Most workers who were laid off during the COVID-19 pandemic have few rights to reclaim their jobs.
But as businesses begin to reopen, several states and municipalities are taking steps to give some of these workers – particularly those in the hard-hit hospitality sector – first cracks at their old jobs. Part of this protectionist thinking is based on the fear that some employers may see reopening as an opportunity to weed out certain members of their staff like older workers, women, and those who would otherwise be protected by employment anti-discrimination laws.
Way back in May 2020, Los Angeles was the first to provide such protection when it passed an ordinance requiring employers to give priority to laid-off workers in the hospitality, entertainment, tourism, and travel industries. Since then, a handful of other California cities followed suit.
In April, the protections went statewide when California became the first state to pass a “right of retention” bill. That bill, signed by Gov. Gavin Newsom on April 16, requires employers in several business categories to rehire, or give priority to, workers who were laid off during the pandemic. The new law covers hotel, event center, airport hospitality, and janitorial employers with at least 50 employees.
In cases where more than one employee is qualified for a position, the nod must go to the one with the most tenure.
An Expanding Trend
At least two other states have followed California’s lead.
On May 25, Connecticut passed a law requiring employers with at least 15 employees in the restaurant, hotel, and building service sectors to give hiring preference to laid-off workers.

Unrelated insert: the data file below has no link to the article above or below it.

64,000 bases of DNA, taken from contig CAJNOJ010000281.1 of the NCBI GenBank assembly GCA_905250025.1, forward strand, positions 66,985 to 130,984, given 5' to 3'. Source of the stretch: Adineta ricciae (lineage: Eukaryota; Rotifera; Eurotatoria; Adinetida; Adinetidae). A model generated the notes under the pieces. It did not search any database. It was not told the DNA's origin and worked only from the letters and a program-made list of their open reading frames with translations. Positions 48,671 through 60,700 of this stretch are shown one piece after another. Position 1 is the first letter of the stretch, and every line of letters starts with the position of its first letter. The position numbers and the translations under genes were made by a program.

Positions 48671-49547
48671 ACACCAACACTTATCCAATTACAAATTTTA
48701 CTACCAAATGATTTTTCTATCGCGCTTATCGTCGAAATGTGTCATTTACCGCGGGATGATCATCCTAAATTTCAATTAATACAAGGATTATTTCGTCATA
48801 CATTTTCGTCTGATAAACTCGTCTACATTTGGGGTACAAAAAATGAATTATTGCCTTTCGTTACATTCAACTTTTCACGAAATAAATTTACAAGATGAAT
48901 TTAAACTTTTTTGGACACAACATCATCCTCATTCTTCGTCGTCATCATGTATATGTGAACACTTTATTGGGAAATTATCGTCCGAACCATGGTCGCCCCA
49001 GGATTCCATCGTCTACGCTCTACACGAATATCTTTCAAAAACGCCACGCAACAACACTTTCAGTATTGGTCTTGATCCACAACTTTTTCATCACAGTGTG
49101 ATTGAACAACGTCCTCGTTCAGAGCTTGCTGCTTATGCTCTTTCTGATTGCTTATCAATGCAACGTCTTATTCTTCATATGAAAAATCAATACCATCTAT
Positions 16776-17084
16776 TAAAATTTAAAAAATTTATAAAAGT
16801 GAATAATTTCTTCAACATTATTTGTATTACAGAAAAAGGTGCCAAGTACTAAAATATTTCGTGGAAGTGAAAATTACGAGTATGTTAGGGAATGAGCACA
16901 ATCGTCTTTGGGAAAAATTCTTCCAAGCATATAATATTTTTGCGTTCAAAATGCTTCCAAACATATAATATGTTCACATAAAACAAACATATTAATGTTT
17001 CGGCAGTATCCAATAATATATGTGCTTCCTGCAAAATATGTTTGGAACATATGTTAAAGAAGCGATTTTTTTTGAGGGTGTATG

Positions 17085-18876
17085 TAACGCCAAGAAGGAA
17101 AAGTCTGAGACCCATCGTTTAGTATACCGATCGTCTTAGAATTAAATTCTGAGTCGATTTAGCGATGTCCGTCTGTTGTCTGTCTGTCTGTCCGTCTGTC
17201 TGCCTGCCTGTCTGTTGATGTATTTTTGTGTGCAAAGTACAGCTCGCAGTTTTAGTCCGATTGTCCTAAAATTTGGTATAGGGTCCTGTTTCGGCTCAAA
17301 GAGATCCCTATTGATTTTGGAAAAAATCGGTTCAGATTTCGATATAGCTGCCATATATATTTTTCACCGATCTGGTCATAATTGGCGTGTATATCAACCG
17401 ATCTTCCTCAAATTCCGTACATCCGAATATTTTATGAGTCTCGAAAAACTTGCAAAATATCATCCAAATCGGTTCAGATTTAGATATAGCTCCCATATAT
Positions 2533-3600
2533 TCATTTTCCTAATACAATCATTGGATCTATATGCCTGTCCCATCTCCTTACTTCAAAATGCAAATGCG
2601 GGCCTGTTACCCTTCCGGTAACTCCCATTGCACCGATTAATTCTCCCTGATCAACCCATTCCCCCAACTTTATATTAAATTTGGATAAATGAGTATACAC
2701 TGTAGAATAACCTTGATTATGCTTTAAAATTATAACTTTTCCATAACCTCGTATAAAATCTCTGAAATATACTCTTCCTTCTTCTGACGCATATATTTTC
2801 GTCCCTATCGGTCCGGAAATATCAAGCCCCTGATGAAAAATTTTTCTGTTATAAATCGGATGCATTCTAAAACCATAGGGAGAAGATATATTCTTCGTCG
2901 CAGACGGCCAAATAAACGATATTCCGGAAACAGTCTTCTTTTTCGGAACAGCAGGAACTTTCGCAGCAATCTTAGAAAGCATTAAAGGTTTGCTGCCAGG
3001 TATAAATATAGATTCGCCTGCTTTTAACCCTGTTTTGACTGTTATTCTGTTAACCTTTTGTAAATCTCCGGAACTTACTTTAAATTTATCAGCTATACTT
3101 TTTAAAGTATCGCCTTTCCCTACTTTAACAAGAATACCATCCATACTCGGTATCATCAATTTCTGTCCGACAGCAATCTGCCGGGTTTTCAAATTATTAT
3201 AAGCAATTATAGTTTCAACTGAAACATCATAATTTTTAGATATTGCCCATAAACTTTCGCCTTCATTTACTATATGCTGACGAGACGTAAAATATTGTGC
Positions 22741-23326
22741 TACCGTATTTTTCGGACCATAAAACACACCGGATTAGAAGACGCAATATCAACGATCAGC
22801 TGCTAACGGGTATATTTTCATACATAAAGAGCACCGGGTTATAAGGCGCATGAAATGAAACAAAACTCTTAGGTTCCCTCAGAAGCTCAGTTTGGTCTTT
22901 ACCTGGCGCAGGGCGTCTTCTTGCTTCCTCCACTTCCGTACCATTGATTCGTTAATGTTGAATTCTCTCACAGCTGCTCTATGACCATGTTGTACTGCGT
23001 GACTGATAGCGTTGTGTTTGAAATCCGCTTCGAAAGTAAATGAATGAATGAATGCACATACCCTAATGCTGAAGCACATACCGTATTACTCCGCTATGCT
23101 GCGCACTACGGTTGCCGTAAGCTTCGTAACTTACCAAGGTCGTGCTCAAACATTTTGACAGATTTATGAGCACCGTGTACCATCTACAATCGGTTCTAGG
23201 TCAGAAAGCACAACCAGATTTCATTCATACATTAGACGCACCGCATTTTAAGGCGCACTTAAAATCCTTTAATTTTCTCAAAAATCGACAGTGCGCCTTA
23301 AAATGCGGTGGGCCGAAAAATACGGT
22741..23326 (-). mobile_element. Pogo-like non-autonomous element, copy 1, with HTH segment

Most recently, on June 8, Nevada followed suit when Gov. Steve Sisolak signed legislation giving re-employment rights to laid-off workers in the gaming and tourism industries.
Several cities outside California have also passed protective ordinances. Late last year, Baltimore and Philadelphia did so, and in Minneapolis, a new ordinance giving reemployment rights to laid-off hotel and event center workers went into effect May 1.
Across the Mississippi River, Minneapolis’ sister city, St. Paul, is considering its own ordinance, and so is Chicago.
The Limits of ‘At Will’ Employees
These measures can be lifesavers for many workers. Most of the workers in the U.S. are “at will,” meaning an employer can dismiss them for any reason, so long as it is not illegal (such as firing someone because of race, religion, or sexuality, for instance). By the same token, employers have great autonomy in deciding who to rehire.
These ordinances and statutes restrict that autonomy. And for that reason, they have drawn criticism, mostly from pro-business Republicans, who say that these measures will make it more difficult for businesses who are facing enough obstacles in reopening as it is.
Republican California Assemblyman Vince Fong told the Los Angeles Times, “We should not be imposing new requirements on businesses or exposing them to even more liability, which will obstruct their rehiring and recovery. This bill works against the momentum small businesses need to help them hire and get people off unemployment as quickly as possible.”
In California, for instance, affected employers who are reopening their businesses must notify laid-off employees of new jobs by letter or email within five days of the position’s establishment and then allow five days for the former employee to accept or reject the offer. If a laid-off worker is not rehired due to a lack of qualification, the employer must provide written notice within 30 days and must include an explanation of the employer’s decision.
It’s great news, of course, that businesses and workplaces are beginning to reopen. It’s also great news that the hard times experienced by many laid-off employees may be coming to an end. No doubt the states and cities that are enacting “right to rehire” measures feel the same way, but also feel that added protections are simply fair.